The Malta Financial Services Authority has declined to address a claim made by MP Jason Azzopardi where he implied that a wave of companies surrendering their licence to operate in a regulated financial market was related to corruption.
The MP took to Facebook last week to note that four companies had returned their MFSA licence to the authority.
“In the last 24 hours,” he said, “four more licences were returned to the MFSA by funds and large foreign companies. Between them, they represent tens of millions of euro lost from our economy.”
“Do you see how corruption and abuse of law has a cost on us all?” he asked.
The MPs post was an indirect reference to the global Financial Action Task Force’s decision on 23rd June to include Malta in a list of jurisdictions subject to increased monitoring, also known as the ‘grey list’.
In remarks made after the announcement of the decision, FATF presdent Marcus Pleyer said the organisation “is clear that there remain serious weaknesses and areas that must be addressed.
“It is crucial for Malta to ensure systems are in place that are strong enough to address ML and TF and serious organised crime,” he said.
“The authorities must not downplay the importance of these measures. That is why Malta is going on the grey list as a result of the remaining strategic deficiencies.”
Asked for a comment on the claim, the MFSA said: “Kindly note that the Malta Financial Services Authority does not react to speculation raised on social media.”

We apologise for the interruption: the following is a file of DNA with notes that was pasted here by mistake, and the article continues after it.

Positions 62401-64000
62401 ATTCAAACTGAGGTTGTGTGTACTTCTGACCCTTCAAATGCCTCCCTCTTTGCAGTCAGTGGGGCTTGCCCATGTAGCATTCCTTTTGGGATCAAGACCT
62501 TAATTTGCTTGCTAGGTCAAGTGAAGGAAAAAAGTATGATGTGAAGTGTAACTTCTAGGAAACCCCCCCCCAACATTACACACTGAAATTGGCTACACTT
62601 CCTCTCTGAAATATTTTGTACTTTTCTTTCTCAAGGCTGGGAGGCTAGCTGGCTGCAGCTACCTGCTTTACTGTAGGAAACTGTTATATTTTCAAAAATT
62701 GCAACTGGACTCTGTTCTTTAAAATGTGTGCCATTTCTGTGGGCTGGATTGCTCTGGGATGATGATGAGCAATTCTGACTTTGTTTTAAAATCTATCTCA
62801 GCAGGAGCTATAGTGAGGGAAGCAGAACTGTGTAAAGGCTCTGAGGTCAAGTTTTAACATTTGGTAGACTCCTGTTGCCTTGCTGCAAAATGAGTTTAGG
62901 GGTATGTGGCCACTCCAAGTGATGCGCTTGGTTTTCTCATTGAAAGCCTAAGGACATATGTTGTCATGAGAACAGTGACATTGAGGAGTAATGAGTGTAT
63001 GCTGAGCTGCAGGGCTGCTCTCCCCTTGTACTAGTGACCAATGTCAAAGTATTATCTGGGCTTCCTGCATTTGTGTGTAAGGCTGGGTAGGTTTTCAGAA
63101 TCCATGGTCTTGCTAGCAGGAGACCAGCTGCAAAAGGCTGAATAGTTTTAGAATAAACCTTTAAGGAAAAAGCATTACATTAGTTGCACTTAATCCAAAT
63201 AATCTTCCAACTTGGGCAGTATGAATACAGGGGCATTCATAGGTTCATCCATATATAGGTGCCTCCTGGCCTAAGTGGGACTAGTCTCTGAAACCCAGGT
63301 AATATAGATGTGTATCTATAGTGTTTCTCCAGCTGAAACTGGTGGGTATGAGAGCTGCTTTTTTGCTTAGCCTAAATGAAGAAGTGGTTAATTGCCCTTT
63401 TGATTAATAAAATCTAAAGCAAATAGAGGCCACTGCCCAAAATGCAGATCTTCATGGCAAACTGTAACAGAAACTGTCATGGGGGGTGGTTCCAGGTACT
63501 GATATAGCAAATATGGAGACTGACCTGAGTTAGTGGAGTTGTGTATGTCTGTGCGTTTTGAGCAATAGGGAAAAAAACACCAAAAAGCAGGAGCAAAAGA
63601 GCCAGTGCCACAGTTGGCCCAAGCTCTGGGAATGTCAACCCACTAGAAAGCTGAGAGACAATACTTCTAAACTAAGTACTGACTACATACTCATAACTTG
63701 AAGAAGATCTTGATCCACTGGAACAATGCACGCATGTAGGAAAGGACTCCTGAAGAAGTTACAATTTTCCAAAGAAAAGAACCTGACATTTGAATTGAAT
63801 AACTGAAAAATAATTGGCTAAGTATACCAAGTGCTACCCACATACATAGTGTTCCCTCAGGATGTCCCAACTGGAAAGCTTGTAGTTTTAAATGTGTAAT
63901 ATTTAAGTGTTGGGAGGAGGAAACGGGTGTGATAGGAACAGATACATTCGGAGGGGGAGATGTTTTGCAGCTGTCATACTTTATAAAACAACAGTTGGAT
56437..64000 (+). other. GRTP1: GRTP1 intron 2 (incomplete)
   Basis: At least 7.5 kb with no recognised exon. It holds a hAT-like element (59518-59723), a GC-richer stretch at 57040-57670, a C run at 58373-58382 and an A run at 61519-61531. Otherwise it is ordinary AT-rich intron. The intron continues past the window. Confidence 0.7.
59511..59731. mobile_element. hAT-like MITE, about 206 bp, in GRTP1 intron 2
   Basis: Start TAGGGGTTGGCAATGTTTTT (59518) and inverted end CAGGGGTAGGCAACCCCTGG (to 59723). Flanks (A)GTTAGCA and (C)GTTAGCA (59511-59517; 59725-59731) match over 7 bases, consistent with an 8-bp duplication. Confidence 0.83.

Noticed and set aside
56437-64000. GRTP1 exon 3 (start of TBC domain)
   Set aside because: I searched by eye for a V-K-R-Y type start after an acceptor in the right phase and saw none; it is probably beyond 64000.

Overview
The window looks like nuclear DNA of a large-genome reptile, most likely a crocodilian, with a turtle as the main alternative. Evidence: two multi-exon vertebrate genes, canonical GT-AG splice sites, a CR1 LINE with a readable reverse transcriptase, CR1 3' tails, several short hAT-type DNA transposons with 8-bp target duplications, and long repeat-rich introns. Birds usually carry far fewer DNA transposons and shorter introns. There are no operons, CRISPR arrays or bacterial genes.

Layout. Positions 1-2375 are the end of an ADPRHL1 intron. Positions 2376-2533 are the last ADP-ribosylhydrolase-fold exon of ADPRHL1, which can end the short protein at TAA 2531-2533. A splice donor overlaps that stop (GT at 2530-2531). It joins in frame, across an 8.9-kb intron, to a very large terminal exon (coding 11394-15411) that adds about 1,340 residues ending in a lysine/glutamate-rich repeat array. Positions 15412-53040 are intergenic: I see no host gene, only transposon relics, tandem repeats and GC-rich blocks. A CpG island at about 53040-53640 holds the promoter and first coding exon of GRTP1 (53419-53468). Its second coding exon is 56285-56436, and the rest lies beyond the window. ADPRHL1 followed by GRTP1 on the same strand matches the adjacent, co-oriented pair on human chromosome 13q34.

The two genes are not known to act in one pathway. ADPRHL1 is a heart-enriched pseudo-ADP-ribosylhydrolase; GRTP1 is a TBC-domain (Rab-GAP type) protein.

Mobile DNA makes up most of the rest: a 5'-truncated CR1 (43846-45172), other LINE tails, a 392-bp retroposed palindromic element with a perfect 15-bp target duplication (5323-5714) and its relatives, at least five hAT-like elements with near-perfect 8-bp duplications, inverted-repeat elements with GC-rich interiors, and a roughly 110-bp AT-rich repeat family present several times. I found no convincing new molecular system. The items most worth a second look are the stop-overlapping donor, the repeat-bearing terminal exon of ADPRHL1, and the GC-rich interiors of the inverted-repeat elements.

Pushed to respond to the observation, the authority replied: “During the year the MFSA receives various requests for surrender of licences. The full list of surrendered licences and the information pertaining to each is available on the MFSA website and can be accessed through the following link.
“The list also includes surrendered licences published in the past months and years.”
An analysis into the various surrenders of licence, registration or authorisation, and cancellations and suspensions of the same, reveals there have been a total of 92 such instances in the nine months since 1st November.
When seen on a monthly basis, the number of surrenders, cancellations and suspensions for July does not seem remarkable, with higher numbers registered in November and January.
Notably, November saw the surrender, cancellation or suspension of 21 licenses, registrations and authorisations.
A deeper look into the licences, registrations or authorisations affected shows that a full half (46) were related to collective investment schemes.
Another 12 were companies and individuals surrendering their licence to operate as company services providers, while 10 were related to investment services licences.
Six companies surrendered their registration to work as a Virtual Financial Asset (VFA) agents, and another six stopped operating as fiduciaries for trusts.
Five of the surrenders were related to insurance activities, while four companies gave up their financial institution licence.
|Total surrenders, cancellations, suspensions||Since 23rd June (date of greylisting)|
|Company services provider||12||2|
|Collective investment scheme||46||6|
|Financial institution licence||4||3|
Of the four surrenders of licence highlighted by Dr Azzopardi, three were related to collective investment schemes while another was realted to fiduciary services.
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